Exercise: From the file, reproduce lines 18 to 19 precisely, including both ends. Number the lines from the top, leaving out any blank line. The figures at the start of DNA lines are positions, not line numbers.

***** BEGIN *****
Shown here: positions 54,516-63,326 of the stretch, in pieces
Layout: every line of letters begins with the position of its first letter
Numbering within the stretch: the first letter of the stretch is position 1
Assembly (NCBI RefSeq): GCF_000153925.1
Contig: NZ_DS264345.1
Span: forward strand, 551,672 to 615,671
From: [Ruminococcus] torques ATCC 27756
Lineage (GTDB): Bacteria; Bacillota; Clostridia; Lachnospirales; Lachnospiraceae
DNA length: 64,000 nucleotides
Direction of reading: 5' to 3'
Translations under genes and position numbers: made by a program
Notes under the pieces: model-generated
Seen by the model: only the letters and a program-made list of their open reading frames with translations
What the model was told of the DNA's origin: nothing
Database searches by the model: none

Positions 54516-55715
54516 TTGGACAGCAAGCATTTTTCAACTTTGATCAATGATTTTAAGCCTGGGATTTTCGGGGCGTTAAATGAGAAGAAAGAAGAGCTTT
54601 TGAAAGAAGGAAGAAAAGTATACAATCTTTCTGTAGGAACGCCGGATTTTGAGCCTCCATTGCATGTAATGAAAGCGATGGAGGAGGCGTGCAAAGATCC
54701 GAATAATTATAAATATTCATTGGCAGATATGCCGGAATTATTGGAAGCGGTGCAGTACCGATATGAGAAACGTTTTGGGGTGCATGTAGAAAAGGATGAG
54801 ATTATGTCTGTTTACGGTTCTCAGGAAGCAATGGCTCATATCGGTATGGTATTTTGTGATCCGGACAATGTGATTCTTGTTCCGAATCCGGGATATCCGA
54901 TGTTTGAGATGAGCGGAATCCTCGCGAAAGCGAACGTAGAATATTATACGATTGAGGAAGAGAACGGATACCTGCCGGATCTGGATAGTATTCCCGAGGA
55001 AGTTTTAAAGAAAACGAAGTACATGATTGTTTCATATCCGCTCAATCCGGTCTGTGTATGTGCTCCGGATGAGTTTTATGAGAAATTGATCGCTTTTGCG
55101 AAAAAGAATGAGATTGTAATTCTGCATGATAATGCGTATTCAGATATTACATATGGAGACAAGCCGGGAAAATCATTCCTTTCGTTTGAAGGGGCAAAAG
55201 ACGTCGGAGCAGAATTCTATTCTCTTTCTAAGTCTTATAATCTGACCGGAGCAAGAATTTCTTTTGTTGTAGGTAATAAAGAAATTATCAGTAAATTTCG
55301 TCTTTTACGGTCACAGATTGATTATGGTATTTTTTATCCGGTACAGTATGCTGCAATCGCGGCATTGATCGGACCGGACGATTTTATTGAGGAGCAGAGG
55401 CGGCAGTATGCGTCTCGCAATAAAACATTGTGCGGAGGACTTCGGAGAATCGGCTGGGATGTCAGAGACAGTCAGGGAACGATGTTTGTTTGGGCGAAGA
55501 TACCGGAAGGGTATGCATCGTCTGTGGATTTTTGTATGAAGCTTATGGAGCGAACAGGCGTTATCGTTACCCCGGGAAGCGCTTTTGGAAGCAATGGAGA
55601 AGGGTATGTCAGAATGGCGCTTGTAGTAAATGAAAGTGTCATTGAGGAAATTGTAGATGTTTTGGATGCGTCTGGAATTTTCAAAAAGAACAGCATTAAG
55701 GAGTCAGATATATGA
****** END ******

54601 TGAAAGAAGGAAGAAAAGTATACAATCTTTCTGTAGGAACGCCGGATTTTGAGCCTCCATTGCATGTAATGAAAGCGATGGAGGAGGCGTGCAAAGATCC
54701 GAATAATTATAAATATTCATTGGCAGATATGCCGGAATTATTGGAAGCGGTGCAGTACCGATATGAGAAACGTTTTGGGGTGCATGTAGAAAAGGATGAG